Be sure your URL appears in all of your advertising and social media. And of course, include it on all forms of packaging: cartons, labels, bags, and any other containers you use.

5 Ways To Build Food Truck Staff And Customer Loyalty

by Richard Myrick, posted 10/22/20 13:39:59   category » Festival Food Vendors
Why do you own a food truck or why are you planning to start one? Is it merely to make money or do your employees and customers factor into the decision making process? Do your plans include staff and customer loyalty?

If you want a successful food business you must prioritize loyalty to your employees, customers and the community, no matter what the bottom line is saying.

Develop Long-term Relationships

No matter what position a staff member is hired for, you need to think about and share your vision for their future within your food truck business. Promoting from your existing staff builds trust and gives employees goals to shoot for.

These long-term employee relationships will also boost morale and productivity within the truck. This helps the business out by providing lower turnover and keeps overhead as low as possible. The lack of turnover will also cut down on the costs of training.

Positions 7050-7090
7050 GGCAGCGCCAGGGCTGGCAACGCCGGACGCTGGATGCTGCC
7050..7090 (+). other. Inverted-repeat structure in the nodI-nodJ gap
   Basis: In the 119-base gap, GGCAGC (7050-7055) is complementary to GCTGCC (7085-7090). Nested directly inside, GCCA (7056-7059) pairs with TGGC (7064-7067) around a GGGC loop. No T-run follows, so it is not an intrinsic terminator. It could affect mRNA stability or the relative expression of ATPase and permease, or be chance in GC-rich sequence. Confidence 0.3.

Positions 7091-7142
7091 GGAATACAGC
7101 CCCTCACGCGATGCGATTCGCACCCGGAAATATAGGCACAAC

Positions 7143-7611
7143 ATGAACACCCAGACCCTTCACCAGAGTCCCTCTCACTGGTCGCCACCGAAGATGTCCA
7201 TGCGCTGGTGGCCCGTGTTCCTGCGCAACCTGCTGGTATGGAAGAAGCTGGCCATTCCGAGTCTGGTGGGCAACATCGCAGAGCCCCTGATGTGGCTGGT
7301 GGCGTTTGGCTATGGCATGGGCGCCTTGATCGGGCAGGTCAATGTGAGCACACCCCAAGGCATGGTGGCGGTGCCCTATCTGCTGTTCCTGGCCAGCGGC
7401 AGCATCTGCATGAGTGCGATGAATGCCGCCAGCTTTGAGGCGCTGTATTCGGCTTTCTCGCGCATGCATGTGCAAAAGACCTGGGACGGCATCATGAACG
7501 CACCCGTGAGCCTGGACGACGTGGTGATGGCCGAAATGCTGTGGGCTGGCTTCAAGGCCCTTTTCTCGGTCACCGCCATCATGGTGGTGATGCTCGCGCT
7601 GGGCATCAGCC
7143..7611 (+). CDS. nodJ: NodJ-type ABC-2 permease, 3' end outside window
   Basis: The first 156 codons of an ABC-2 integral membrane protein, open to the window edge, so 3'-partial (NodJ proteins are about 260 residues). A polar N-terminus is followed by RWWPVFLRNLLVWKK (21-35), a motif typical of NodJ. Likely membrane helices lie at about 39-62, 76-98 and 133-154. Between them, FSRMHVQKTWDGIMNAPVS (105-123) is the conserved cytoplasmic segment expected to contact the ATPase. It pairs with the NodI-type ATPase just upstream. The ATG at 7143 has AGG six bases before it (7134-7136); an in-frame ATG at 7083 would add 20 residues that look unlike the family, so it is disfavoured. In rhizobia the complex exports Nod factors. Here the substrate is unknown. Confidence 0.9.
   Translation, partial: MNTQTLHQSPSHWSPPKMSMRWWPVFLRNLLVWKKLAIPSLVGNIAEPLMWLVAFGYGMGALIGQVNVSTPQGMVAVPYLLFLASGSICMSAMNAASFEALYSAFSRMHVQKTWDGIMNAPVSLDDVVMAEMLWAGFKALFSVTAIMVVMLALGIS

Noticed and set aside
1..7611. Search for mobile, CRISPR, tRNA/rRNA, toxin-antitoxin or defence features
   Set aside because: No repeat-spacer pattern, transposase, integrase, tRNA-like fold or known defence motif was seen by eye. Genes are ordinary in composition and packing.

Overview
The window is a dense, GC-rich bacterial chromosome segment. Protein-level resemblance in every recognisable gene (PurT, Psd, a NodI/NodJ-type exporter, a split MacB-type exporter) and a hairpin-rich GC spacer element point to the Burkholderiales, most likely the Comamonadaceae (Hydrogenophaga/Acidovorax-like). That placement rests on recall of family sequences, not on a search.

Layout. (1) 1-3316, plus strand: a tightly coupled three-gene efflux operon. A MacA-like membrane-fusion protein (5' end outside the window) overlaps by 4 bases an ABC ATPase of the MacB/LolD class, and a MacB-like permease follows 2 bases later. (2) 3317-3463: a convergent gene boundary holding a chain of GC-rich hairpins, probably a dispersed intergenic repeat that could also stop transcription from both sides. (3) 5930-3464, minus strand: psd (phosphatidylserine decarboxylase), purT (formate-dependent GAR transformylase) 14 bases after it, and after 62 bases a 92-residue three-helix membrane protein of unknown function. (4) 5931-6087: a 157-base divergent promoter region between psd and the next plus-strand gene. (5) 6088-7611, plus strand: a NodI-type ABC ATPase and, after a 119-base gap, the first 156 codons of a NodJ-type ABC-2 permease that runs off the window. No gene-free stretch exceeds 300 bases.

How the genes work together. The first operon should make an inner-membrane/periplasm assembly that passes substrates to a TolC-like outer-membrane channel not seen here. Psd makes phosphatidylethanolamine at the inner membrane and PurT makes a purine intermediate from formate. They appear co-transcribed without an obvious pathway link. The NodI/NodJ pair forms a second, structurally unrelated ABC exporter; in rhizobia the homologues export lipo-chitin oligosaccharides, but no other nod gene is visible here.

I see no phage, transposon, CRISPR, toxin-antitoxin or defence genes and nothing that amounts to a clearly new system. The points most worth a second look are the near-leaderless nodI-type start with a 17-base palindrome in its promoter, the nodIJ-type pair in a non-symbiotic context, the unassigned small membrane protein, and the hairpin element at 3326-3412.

By the time someone reaches a leadership position they will have a thorough understanding of all of the systems and intricacies of your food truck business. This means that they can operate more efficiently.

Buy In Bulk

This one may sound odd at first, but much like successful restaurants, you need to take advantage of your food truck community/organization to negotiate volume discounts with local suppliers. This will also add to building a long-term relationship with suppliers to assure they will provide you with low prices.

Keep Prices Low

This one ties into the previous point. By getting volume discounts from suppliers, you will be able to keep your prices as low as possible while providing consistently high quality menu items. Not only will this keep customers coming back (and drawing new ones), but they'll do so as long as they see the perceived value in the quality of the food you serve them.

Don't Carry Debt

Food truck owners need to try and stay away from long term debt. This may not be the easiest point to follow through with, however, it will help you from having to make monthly debt payments. In turn, it allows you room to earn a profit while still charging your low prices.

Make It A Family Affair

Treat each of your employees and customers as if they are a member of your family. If you take anything away from this article it should be that the best investment to make in your food truck business is to create and sustain the loyalty of employees and customers.